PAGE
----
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An ambassador and trained facilitator under Eco Femme (a social enterprise working towards menstrual health in south India), Sanjina is also an active member of the MHM Collective- India and Menstrual Health Alliance- India. She has conducted Menstrual Health sessions in multiple government schools adopted by Rotary District 3240 as part of their WinS project in rural Bengal. She has also delivered training of trainers on SRHR, gender, sexuality and Menstruation for Tomorrow’s Foundation, Vikramshila Education Resource Society, Nirdhan trust and Micro Finance, Tollygunj Women In Need, Paint It Red in Kolkata.

Now as an MH Fellow with YKA, she’s expanding her impressive scope of work further by launching a campaign to facilitate the process of ensuring better menstrual health and SRH services for women residing in correctional homes in West Bengal. The campaign will entail an independent study to take stalk of the present conditions of MHM in correctional homes across the state and use its findings to build public support and political will to take the necessary action.

Saurabh has been associated with YKA as a user and has consistently been writing on the issue MHM and its intersectionality with other issues in the society. Now as an MHM Fellow with YKA, he’s launched the Right to Period campaign, which aims to ensure proper execution of MHM guidelines in Delhi’s schools.

The long-term aim of the campaign is to develop an open culture where menstruation is not treated as a taboo. The campaign also seeks to hold the schools accountable for their responsibilities as an important component in the implementation of MHM policies by making adequate sanitation infrastructure and knowledge of MHM available in school premises.

Read more about his campaign.

Harshita is a psychologist and works to support people with mental health issues, particularly adolescents who are survivors of violence. Associated with the Azadi Foundation in UP, Harshita became an MHM Fellow with YKA, with the aim of promoting better menstrual health.

Her campaign #MeriMarzi aims to promote menstrual health and wellness, hygiene and facilities for female sex workers in UP. She says, “Knowledge about natural body processes is a very basic human right. And for individuals whose occupation is providing sexual services, it becomes even more important.”

Meri Marzi aims to ensure sensitised, non-discriminatory health workers for the needs of female sex workers in the Suraksha Clinics under the UPSACS (Uttar Pradesh State AIDS Control Society) program by creating more dialogues and garnering public support for the cause of sex workers’ menstrual rights. The campaign will also ensure interventions with sex workers to clear misconceptions around overall hygiene management to ensure that results flow both ways.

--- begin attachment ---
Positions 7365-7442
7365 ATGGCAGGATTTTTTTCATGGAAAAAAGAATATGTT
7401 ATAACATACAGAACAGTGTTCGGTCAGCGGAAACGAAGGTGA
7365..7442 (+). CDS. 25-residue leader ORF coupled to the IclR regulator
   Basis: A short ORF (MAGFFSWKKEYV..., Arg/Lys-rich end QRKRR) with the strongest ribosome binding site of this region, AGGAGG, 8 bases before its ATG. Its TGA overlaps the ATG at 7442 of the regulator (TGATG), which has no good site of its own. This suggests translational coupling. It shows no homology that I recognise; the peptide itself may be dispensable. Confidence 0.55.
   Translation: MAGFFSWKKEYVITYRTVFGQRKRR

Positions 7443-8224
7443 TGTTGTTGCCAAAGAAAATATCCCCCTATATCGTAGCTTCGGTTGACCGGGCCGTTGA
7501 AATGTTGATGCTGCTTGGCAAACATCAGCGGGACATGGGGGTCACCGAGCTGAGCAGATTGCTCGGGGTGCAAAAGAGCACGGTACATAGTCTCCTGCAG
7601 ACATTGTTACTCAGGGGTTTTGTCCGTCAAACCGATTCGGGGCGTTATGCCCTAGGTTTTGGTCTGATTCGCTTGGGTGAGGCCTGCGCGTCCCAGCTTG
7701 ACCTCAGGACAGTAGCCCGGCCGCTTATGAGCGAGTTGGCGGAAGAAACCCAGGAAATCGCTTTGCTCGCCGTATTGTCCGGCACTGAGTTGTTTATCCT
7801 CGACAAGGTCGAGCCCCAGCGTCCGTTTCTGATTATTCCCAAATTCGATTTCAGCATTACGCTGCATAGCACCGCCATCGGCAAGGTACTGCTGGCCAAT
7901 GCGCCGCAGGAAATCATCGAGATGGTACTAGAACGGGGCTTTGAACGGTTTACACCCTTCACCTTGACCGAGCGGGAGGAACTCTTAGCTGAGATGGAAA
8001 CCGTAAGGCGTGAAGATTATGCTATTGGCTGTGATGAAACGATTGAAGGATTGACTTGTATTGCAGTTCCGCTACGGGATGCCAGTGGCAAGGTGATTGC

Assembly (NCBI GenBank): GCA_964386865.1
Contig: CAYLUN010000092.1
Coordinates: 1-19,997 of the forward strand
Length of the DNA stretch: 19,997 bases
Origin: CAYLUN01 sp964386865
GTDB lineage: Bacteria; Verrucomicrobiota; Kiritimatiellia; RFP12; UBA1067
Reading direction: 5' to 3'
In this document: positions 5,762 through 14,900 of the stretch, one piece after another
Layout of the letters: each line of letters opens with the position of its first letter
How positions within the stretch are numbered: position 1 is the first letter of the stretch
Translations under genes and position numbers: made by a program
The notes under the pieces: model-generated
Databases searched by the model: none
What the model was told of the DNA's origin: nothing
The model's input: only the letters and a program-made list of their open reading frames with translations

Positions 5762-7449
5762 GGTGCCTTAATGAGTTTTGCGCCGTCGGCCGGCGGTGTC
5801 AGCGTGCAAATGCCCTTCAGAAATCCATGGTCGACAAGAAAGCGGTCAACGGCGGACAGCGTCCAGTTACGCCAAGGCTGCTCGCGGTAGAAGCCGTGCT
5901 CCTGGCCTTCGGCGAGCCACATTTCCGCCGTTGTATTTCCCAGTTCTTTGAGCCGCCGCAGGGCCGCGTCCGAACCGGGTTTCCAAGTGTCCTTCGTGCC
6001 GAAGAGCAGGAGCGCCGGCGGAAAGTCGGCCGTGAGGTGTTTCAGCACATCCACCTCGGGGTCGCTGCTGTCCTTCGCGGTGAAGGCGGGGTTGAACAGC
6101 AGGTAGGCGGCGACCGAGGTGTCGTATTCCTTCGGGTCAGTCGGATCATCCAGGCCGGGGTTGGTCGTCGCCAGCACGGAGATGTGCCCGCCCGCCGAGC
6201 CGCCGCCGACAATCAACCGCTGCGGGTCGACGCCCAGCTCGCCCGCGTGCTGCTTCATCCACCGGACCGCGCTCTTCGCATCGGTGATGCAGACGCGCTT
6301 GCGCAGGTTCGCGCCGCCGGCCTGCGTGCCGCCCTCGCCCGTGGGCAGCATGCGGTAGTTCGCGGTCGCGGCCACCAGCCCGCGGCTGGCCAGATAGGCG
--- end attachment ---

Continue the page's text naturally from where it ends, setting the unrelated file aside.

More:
Read more about her campaign.

MH Fellow Sabna comes with significant experience working with a range of development issues. A co-founder of Project Sakhi Saheli, which aims to combat period poverty and break menstrual taboos, Sabna has, in the past, worked on the issue of menstruation in urban slums of Delhi with women and adolescent girls. She and her team also released MenstraBook, with menstrastories and organised Menstra Tlk in the Delhi School of Social Work to create more conversations on menstruation.

With YKA MHM Fellow Vineet, Sabna launched Menstratalk, a campaign that aims to put an end to period poverty and smash menstrual taboos in society. As a start, the campaign aims to begin conversations on menstrual health with five hundred adolescents and youth in Delhi through offline platforms, and through this community mobilise support to create Period Friendly Institutions out of educational institutes in the city.

Read more about her campaign. 

A student from Delhi School of Social work, Vineet is a part of Project Sakhi Saheli, an initiative by the students of Delhi school of Social Work to create awareness on Menstrual Health and combat Period Poverty. Along with MHM Action Fellow Sabna, Vineet launched Menstratalk, a campaign that aims to put an end to period poverty and smash menstrual taboos in society.

As a start, the campaign aims to begin conversations on menstrual health with five hundred adolescents and youth in Delhi through offline platforms, and through this community mobilise support to create Period Friendly Institutions out of educational institutes in the city.

Find out more about the campaign here.

A native of Bhagalpur district – Bihar, Shalini Jha believes in equal rights for all genders and wants to work for a gender-equal and just society. In the past she’s had a year-long association as a community leader with Haiyya: Organise for Action’s Health Over Stigma campaign. She’s pursuing a Master’s in Literature with Ambedkar University, Delhi and as an MHM Fellow with YKA, recently launched ‘Project अल्हड़ (Alharh)’.